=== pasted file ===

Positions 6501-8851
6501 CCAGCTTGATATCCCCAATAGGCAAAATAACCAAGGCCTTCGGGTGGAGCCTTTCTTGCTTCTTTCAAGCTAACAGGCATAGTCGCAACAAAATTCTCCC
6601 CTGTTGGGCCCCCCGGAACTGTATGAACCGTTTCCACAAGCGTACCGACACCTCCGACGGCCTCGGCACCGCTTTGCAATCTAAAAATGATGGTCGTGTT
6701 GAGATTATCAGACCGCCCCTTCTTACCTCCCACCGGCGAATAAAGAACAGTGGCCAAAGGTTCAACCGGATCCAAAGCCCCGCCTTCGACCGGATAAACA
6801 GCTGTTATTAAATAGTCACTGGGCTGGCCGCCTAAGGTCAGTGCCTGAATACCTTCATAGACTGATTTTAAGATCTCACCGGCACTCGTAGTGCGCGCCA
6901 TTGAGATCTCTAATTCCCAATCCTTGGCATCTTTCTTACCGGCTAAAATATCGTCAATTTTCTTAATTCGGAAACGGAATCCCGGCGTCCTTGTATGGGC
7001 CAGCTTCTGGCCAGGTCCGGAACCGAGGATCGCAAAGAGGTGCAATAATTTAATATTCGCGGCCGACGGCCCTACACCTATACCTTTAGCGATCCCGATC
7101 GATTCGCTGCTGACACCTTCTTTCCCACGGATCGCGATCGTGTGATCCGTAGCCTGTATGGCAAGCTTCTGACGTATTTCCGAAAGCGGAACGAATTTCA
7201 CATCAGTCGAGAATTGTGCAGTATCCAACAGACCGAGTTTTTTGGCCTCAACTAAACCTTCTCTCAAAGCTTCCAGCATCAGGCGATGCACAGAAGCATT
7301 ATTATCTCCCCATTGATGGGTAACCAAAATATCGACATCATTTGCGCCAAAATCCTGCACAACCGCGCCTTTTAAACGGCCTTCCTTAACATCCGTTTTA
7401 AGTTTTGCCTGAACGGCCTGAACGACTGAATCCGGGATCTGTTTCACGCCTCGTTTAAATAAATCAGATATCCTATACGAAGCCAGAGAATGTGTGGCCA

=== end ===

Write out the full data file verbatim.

Positions 6501-8851
6501 CCAGCTTGATATCCCCAATAGGCAAAATAACCAAGGCCTTCGGGTGGAGCCTTTCTTGCTTCTTTCAAGCTAACAGGCATAGTCGCAACAAAATTCTCCC
6601 CTGTTGGGCCCCCCGGAACTGTATGAACCGTTTCCACAAGCGTACCGACACCTCCGACGGCCTCGGCACCGCTTTGCAATCTAAAAATGATGGTCGTGTT
6701 GAGATTATCAGACCGCCCCTTCTTACCTCCCACCGGCGAATAAAGAACAGTGGCCAAAGGTTCAACCGGATCCAAAGCCCCGCCTTCGACCGGATAAACA
6801 GCTGTTATTAAATAGTCACTGGGCTGGCCGCCTAAGGTCAGTGCCTGAATACCTTCATAGACTGATTTTAAGATCTCACCGGCACTCGTAGTGCGCGCCA
6901 TTGAGATCTCTAATTCCCAATCCTTGGCATCTTTCTTACCGGCTAAAATATCGTCAATTTTCTTAATTCGGAAACGGAATCCCGGCGTCCTTGTATGGGC
7001 CAGCTTCTGGCCAGGTCCGGAACCGAGGATCGCAAAGAGGTGCAATAATTTAATATTCGCGGCCGACGGCCCTACACCTATACCTTTAGCGATCCCGATC
7101 GATTCGCTGCTGACACCTTCTTTCCCACGGATCGCGATCGTGTGATCCGTAGCCTGTATGGCAAGCTTCTGACGTATTTCCGAAAGCGGAACGAATTTCA
7201 CATCAGTCGAGAATTGTGCAGTATCCAACAGACCGAGTTTTTTGGCCTCAACTAAACCTTCTCTCAAAGCTTCCAGCATCAGGCGATGCACAGAAGCATT
7301 ATTATCTCCCCATTGATGGGTAACCAAAATATCGACATCATTTGCGCCAAAATCCTGCACAACCGCGCCTTTTAAACGGCCTTCCTTAACATCCGTTTTA
7401 AGTTTTGCCTGAACGGCCTGAACGACTGAATCCGGGATCTGTTTCACGCCTCGTTTAAATAAATCAGATATCCTATACGAAGCCAGAGAATGTGTGGCCA